Protesters decry cannabis farms ahead of Sonoma County supervisors hearing
A vocal crowd of 40 or so people gathered Monday morning at the entrance to the administrative center for Sonoma County government, hoping to pump the brakes on proposed new rules that would make it easier for growers to get a permit to raise cannabis crops and open up more ground where those farms can go outside cities.
The demonstration came ahead of Tuesday’s Board of Supervisors hearing, which could give the county Agricultural Commissioner’s Office more authority to issue cultivation permits without public notice or a hearing.
That streamlined process, two years in the making, is long overdue, say supporters, who note that it’s been five years since California legalized marijuana for adult use. Despite the presence of some 3,000 growers in Sonoma County, it has issued only 184 cultivation permits.
But the ordinance is strenuously opposed by some rural residents, who argue that cannabis farms close to their neighborhoods will siphon off water that’s already scarce, attract thieves, emit a powerful, skunklike smell and drive down property values.
“Dry wells can’t fight fires” warned a placard held by one woman.
“No pot on our lots!” chanted Diana Barnacle, whose battery-powered megaphone carried her voice for at least a quarter mile.
The supervisors, meanwhile, were gathered in a closed session — they met remotely — discussing the legal ramifications of the proposed ordinance. Opponents have threatened to sue if the county adopts the revised rules before conducting a full environmental impact report.
The proposed ordinance would allow outdoor cannabis plantings to comprise 10% of any parcel of 10 acres or more, doing away with a current 1-acre cap on farms, which would remain limited to land zoned for agriculture and resource development.
A county planning document said the amendment would cover up to 65,753 acres but added it was “extremely unlikely” all available land would be used to grow cannabis.
“I understand that we need revenue,” said Barnacle, referring to the tax dollars collected by the county for legal marijuana permits and sales. “But if it’s at the cost of our water and environment, and our quality of life, than it’s not worth it.”
Like the majority of the people at the protest, Barnacle lives in Liberty Valley, a rural residential area northwest of Petaluma. To hear those residents of Pepper Road, Pepper Lane, Jewett Road and Mecham Road tell it, groundwater in the area is scarce, and there’s none to spare for cannabis, a notoriously thirsty crop.
“There’s no water,” said Michael Cole, whose one-year-old daughter, under the under the awning of her stroller, napped right through the protest. “We get 0.8 gallons per minute” from the well on his property.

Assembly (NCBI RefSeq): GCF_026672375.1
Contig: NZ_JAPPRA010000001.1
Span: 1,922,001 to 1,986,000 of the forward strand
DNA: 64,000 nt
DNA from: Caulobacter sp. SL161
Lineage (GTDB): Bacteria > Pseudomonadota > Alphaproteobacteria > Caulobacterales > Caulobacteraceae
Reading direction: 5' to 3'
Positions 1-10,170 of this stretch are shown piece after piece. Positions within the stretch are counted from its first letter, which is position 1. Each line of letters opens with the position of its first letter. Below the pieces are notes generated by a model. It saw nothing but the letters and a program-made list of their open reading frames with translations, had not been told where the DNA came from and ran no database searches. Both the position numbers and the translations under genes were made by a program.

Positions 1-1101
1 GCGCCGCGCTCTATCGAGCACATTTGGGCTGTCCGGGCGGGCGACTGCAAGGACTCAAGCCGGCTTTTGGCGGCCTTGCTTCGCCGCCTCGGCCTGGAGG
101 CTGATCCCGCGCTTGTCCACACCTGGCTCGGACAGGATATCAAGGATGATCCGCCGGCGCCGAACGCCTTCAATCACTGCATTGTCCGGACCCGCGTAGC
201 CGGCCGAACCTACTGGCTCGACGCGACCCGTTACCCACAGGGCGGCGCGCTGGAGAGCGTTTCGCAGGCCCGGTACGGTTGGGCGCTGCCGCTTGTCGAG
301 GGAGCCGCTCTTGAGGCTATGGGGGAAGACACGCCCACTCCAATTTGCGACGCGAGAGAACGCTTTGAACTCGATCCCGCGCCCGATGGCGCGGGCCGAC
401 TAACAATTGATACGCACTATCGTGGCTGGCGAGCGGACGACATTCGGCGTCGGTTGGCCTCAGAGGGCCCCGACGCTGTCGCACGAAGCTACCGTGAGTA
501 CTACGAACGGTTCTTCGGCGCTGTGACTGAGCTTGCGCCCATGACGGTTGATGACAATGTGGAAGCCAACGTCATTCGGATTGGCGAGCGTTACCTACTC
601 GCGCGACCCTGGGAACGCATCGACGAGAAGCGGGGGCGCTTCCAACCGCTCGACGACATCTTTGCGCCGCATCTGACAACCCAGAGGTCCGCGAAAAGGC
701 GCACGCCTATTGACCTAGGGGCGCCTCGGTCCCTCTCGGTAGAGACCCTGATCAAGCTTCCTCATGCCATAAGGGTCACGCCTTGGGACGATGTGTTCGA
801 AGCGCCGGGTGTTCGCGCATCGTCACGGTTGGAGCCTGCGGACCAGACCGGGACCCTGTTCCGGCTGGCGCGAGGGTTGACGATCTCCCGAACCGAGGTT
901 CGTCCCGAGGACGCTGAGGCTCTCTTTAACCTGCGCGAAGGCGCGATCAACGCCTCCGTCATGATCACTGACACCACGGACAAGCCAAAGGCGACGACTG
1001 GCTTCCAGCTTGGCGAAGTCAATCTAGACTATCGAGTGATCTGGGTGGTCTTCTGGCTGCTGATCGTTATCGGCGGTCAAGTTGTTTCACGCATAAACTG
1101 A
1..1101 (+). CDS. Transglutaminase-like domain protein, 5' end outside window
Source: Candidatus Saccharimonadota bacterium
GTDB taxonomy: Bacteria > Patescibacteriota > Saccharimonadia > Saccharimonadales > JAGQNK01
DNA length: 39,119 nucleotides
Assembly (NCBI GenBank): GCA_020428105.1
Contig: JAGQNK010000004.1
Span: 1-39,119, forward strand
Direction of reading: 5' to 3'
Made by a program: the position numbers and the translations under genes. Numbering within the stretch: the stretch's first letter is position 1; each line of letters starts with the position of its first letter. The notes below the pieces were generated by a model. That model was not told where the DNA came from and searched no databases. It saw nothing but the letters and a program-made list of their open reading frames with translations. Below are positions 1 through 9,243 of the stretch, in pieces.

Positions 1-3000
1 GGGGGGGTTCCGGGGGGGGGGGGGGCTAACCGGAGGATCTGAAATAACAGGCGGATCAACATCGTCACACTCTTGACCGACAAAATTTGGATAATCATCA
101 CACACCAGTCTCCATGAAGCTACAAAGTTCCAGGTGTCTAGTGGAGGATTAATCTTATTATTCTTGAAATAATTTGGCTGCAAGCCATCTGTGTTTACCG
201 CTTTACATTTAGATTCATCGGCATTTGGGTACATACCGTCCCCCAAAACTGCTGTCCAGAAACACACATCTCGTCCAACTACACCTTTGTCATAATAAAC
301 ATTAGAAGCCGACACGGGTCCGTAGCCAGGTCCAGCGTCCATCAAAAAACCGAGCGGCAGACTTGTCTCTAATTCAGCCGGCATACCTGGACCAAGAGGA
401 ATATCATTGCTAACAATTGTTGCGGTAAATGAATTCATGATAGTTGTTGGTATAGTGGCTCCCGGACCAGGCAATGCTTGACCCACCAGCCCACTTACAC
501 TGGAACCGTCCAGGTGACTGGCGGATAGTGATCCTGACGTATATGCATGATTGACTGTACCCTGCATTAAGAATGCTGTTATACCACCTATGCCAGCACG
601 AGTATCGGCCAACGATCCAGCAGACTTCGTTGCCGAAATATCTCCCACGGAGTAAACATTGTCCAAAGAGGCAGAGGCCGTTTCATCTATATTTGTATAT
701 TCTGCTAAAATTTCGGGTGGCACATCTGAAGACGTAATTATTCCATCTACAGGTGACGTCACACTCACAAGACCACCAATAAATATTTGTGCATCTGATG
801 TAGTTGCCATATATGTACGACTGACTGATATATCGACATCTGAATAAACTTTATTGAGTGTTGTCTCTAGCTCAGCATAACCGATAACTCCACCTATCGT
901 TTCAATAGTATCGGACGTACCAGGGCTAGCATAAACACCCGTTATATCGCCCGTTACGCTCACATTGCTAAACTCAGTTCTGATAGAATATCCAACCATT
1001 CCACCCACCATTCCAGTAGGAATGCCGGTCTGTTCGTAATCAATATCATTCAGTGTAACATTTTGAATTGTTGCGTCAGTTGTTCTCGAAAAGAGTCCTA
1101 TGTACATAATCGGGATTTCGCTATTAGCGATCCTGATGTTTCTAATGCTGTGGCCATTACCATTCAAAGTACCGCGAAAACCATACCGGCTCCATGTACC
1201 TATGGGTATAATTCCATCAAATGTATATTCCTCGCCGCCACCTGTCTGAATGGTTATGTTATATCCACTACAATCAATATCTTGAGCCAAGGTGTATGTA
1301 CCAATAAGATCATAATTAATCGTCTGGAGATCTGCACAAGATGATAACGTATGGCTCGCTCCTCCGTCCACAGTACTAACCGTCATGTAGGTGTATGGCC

“We get one gallon,” a friend of his chimed in.
George Baur, who’s lived on Pepper Road for more than 70 years, pointed out that the big county landfill nearby has its own water issues. It must rely, he said, on water from a well near the Washoe House, a roadhouse 1.6 miles away.
Fears of cannabis farms draining the aquifers under Sonoma County are greatly exaggerated, said Erich Pearson, executive director of the Cannabis Business Association of Sonoma County and owner of SPARC, a San Francisco-based cannabis retailer with storefronts in Santa Rosa, Sebastopol and Sonoma.
Yes, marijuana plants need significant water — “but only 50% more than grapes,” he said.
The ordinance being considered by the county, he pointed out, has strict measures written into it that ensure cannabis farms will operate only if there is adequate water.
“This is the only crop in the county where you need a hydrologist to demonstrate there’s enough water,” said Pearson, referring to cannabis. “It’s the only crop in the county where the landowner has to give an easement to officials to come in and monitor the well but also the [water] meter.
“If you want to scream about water, go scream at another industry, not the cannabis industry, because we’re leading the way in terms of conservation. What the county has proposed for cannabis farmers as it relates to water, and monitoring water, is as progressive and forward thinking as anybody has done.”
Diana Barnacle, the mother of Petaluma Councilman Brian Barnacle, was one of several protesters voicing fears that commercial cannabis farms will bring crime. She owns property in Humboldt County, home base for the state’s entrenched black market cannabis industry. “Up in the Emerald Triangle,” she said. “I see what happens. One of the farmers up there just got shot.”
Pearson argues that such fears are not grounded in reality for the regulated businesses. There is far less crime, he points out, around legal cannabis operations. “When we hear about guns and crime, it’s always an illegal grow,” he said.
“People are going to get their cannabis one way or another. When we oppose legal grows, we encourage illicit grows — and that’s where crime happens.”
But the crowd gathered Monday under the ice cream cone-shaped sculpture outside the administration center was adamant in its stance.
“I’m not against pot,” said Joy Ambra. “I think it’s wonderful medicine. I smoke it myself.
“I’m just against commercial grows in my neighborhood.”
You can reach Staff Writer Austin Murphy at 707-521-5214 or firstname.lastname@example.org or on Twitter @ausmurph88.